Haas F1 Driver Kevin Magnussen Uses Singapore GP As Gym Fuel

The Singapore Grand Prix is regarded as one of the most physically demanding races on the Formula 1 calendar. According to Haas’ Kevin Magnussen, that’s just the thing that makes him train harder for the notoriously grueling night race.

According to GPFans, Magnussen talked about the best way to prepare for tackling Singapore’s Marina Bay Circuit.

Denmark’s Kevin Magnussen has been impressive since he made his surprise return to Formula 1 at the start of the year. (Getty Images)

“There’s no specific way to prepare, at least for me. I train as hard as I can,” said the Danish driver, who spent last season racing in the WeatherTech SportsCar Championship. “It’s a very physical race, so it’s always the one that you’re thinking of when you’re struggling in the gym and that gives you motivation to keep pushing on your fitness.

“You can always remind yourself that you’re going to Singapore and that’s going to be a super tough one.”

That preparation has seemingly paid off. In a perhaps unexpected bit of trivia, Magnussen holds the lap record around the circuit, having thrown down a 1:41.905 in 2018.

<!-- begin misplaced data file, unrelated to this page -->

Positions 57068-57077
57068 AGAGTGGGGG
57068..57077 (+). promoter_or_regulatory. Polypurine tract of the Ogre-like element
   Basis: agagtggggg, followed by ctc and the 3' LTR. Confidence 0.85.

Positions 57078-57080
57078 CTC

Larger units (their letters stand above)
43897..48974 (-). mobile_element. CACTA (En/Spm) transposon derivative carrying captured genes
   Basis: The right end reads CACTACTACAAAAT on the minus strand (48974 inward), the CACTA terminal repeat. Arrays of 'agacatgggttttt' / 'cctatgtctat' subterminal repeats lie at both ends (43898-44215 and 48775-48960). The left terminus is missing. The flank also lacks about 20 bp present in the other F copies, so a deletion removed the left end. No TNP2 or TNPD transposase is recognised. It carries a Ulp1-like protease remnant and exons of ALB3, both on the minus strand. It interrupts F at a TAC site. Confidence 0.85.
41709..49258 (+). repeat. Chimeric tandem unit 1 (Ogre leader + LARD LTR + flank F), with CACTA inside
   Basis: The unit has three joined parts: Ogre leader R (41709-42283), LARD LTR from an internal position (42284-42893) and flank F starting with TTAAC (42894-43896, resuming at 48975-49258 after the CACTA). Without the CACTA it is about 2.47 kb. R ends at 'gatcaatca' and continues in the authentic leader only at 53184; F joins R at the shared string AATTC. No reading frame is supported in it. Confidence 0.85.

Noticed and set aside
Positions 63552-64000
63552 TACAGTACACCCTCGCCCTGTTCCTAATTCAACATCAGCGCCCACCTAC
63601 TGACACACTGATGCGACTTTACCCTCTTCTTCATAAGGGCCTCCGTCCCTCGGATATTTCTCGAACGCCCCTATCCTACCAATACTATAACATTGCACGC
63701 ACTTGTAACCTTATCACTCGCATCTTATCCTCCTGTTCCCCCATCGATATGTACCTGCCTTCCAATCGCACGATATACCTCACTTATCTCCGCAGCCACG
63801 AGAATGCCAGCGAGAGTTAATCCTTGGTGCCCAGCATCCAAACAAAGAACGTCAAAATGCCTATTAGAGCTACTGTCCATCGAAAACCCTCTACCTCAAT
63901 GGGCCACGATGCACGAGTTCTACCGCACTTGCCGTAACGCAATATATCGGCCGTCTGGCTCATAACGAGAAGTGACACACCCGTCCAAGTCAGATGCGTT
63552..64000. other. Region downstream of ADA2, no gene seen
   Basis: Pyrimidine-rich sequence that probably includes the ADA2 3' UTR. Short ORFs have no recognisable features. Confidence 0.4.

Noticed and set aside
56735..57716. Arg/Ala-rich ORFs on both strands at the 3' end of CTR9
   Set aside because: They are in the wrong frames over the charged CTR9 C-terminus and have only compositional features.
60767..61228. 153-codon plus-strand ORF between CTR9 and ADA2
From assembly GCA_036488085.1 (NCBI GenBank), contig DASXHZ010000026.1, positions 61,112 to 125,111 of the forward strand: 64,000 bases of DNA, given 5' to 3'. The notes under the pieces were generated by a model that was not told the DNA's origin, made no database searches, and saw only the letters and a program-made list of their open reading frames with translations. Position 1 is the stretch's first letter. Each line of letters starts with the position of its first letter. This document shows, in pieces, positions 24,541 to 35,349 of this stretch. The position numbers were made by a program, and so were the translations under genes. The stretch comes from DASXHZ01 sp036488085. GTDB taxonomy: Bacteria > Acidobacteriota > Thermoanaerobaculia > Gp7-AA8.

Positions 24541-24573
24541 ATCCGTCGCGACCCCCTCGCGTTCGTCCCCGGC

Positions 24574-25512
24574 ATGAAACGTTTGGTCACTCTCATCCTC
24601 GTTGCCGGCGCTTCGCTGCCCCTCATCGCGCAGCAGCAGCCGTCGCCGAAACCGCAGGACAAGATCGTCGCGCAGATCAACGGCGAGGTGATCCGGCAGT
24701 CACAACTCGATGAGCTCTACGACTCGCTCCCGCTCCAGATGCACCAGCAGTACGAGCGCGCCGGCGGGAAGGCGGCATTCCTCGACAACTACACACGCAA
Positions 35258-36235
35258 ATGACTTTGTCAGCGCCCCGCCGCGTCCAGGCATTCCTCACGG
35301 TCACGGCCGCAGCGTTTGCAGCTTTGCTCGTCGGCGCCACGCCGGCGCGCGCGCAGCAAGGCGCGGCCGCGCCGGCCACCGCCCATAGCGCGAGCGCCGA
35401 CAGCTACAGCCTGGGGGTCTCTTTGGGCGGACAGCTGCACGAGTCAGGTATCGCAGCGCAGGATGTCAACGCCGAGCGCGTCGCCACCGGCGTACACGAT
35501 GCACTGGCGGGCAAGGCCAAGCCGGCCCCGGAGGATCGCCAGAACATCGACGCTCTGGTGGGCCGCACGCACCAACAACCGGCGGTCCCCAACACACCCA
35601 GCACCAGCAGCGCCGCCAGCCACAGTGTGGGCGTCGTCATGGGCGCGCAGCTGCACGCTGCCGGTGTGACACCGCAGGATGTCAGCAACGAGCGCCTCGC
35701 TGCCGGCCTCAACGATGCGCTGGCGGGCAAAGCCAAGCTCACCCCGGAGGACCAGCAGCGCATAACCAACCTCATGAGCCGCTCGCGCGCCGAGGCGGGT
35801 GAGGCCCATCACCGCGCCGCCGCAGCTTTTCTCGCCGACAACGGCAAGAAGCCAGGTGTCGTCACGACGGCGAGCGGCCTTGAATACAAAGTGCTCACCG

That blistering time — which beat the next fastest lap by a second — was thanks to low fuel and a late pit stop for fresh tires. (Magnussen finished two laps down in P18.)

Singapore’s Marina circuit is notorious for its bumpy surface and boiling temperatures, making it one of the F1 season’s biggest physical challenges. (Getty Images)

Singapore’s Marina Bay Circuit Presents An Array of Challenges

Singapore produces lengthy races thanks to a full-safety car showing up in every race since the Grand Prix’s inception.

Add to that a bumpy street surface, 23 total corners, and sweltering temperatures, you can see why drivers need to be at the top of their game from a physical standpoint.

“It’s one of the toughest races because of the weather and also just because the track layout is how it is with corner after corner after corner without any rest,” Magnussen said.

“On most tracks, you get a couple of straights around the lap where you can get a breather but in Singapore, even on the so-called ‘straight’, it’s still kind of turning. It’s also very bumpy so you can’t really relax.”

Nope, no time to relax whatsoever with the circuit’s nearly 2 dozen corners coming thick and fast.

We’ll see if Magnussen’s preparation pays off when cars hit the track starting on Friday.

Follow On Twitter: @Matt_Reigle

Written by Matt Reigle

Matt is a University of Central Florida graduate and a long-suffering Philadelphia Flyers fan living in Orlando, Florida. He can usually be heard playing guitar, shoe-horning obscure quotes from The Simpsons into conversations, or giving dissertations to captive audiences on why Iron Maiden is the greatest band of all time.

Leave a Reply